The health ministry in the Republic of Cyprus has issued a ban on public gatherings, including the right to a peaceful assembly, citing high risks of spreading the coronavirus that could take a toll on the country’s healthcare system.
According to a government press release, a ban was issued Tuesday on large gatherings, public assembly, demonstrations, parades, concerts, public fairs, and outdoor festivals both on private or public land.
The government said the ban would be in place until Monday night, November 30, at 11:59pm “due to an urgent need to protect public health, based on epidemiological data and the rapid increase in the number of cases of COVID-19 disease.”
Knews understands the ban on public gatherings includes both peaceful as well as unlawful assembly, meaning that organizers of events that get permits and comply with health protocols are also affected by the decree.
The ban on public demonstrations includes both peaceful as well as unlawful assemblies, meaning events with permits that comply with health protocols are also affected by the decree
Last Saturday, an unlawful assembly took place in Limassol, after police confiscated loud speakers from protesters outside the town’s municipal headquarters, with reports saying demonstrators brought in new speakers as officers were watching but decided not to intervene after promises were made by the organizers.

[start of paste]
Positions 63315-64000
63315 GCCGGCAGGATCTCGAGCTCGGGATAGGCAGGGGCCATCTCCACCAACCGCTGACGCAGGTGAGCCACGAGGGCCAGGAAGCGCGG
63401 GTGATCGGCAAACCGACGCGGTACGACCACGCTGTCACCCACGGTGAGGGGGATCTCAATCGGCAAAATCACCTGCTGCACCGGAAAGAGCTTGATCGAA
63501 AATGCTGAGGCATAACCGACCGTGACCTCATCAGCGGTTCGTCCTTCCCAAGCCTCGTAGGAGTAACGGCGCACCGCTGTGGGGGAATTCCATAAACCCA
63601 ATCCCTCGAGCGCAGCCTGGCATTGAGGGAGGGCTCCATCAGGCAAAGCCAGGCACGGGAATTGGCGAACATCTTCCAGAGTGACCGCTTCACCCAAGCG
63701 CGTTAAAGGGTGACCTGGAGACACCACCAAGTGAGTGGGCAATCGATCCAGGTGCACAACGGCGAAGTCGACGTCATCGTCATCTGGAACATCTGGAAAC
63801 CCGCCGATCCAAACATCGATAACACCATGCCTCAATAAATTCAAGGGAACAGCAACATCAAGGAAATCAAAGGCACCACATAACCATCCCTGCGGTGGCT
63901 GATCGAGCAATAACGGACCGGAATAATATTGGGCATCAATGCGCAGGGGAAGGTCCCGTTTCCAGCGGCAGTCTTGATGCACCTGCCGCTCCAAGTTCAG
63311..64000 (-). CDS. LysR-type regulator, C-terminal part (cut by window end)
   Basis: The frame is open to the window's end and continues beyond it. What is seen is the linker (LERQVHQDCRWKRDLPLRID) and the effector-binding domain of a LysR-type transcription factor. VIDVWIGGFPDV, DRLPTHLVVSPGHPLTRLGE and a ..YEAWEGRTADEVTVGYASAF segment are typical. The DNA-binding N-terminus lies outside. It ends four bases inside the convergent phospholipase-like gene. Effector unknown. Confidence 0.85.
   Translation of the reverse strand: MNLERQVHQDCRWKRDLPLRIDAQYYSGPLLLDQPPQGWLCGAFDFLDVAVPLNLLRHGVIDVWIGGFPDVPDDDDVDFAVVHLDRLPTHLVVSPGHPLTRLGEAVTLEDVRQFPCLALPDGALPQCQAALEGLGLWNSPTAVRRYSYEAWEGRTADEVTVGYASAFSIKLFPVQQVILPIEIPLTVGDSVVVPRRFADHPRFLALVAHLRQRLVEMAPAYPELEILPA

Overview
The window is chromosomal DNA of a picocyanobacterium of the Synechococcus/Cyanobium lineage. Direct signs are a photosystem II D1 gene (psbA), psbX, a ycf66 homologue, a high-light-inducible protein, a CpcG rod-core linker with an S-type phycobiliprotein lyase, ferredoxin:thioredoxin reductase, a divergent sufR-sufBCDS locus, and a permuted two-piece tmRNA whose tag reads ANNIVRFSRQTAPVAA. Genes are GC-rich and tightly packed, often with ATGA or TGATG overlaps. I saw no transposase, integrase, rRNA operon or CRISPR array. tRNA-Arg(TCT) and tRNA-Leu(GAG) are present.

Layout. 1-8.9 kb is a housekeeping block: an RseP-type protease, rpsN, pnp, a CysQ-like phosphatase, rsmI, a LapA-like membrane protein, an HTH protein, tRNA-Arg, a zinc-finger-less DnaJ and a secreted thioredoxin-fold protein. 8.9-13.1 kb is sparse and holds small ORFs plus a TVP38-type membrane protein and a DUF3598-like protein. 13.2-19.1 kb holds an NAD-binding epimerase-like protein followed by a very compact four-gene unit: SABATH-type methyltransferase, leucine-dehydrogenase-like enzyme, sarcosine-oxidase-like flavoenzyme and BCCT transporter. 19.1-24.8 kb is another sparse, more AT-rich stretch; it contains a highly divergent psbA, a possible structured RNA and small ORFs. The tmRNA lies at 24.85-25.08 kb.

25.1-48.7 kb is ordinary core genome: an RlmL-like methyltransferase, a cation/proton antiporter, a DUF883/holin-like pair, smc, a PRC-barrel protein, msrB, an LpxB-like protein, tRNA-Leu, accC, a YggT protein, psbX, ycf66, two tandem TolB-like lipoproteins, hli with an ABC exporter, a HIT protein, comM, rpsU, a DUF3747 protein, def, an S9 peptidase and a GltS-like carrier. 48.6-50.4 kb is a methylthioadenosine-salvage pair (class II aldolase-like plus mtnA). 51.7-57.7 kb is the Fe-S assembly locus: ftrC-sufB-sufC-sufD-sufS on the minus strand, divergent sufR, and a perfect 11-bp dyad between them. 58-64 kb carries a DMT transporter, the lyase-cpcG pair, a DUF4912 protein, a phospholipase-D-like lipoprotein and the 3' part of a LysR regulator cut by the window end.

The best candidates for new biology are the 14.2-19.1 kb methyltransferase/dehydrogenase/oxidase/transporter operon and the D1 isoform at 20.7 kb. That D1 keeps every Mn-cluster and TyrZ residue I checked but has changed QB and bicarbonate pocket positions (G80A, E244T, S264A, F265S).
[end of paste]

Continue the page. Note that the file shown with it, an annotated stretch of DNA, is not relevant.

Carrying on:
But as an 8pm night curfew deadline was approaching, the 1000-strong demonstration against lockdown measures turned chaotic when hard core protesters set trashcans on fire, made use of illegal firecrackers, and threw rocks at police, injuring a total of four members of an Emergency Response Unit.
At least 25 individuals were arrested in connection with the events while police later were criticized for not stepping in to prevent the gathering, which had been canceled in advance according to the organizers.
“This man came to police and told us that the demonstration would be canceled,” Justice Minister Emily Yiolitis said on Monday, adding that by the time people were gathering in the area, it was not wise for police officers to intervene.
"There were families with children. Did we really want to see tear gas, violence, and fellow citizens put in cages?" she asked.
The right to freedom of peaceful assembly
While the Cypriot Constitution poses no requirement on law-abiding citizens to seek authorization for a peaceful assembly, police and local municipality criteria for public gatherings could be necessary such as getting local permits and ensuring no traffic obstructions.
“Every person has the right to freedom of peaceful assembly" according to Article 21, while Paragraph 3 provides that no restrictions shall be placed on the exercise of this right.
But the Constitution also provides for some exceptions in suspending the freedom of assembly when it is absolutely necessary and only in the interest of national security, constitutional order, public safety, or public health, with the law making no distinction between a single person or someone as part of an organized group.
The ban statement made specific references to the Republic’s obligation to protect public health and secure the viability of the healthcare system, as well as the urgent need to stop the spread of the coronavirus.
All districts are being affected by the ban on public demonstrations.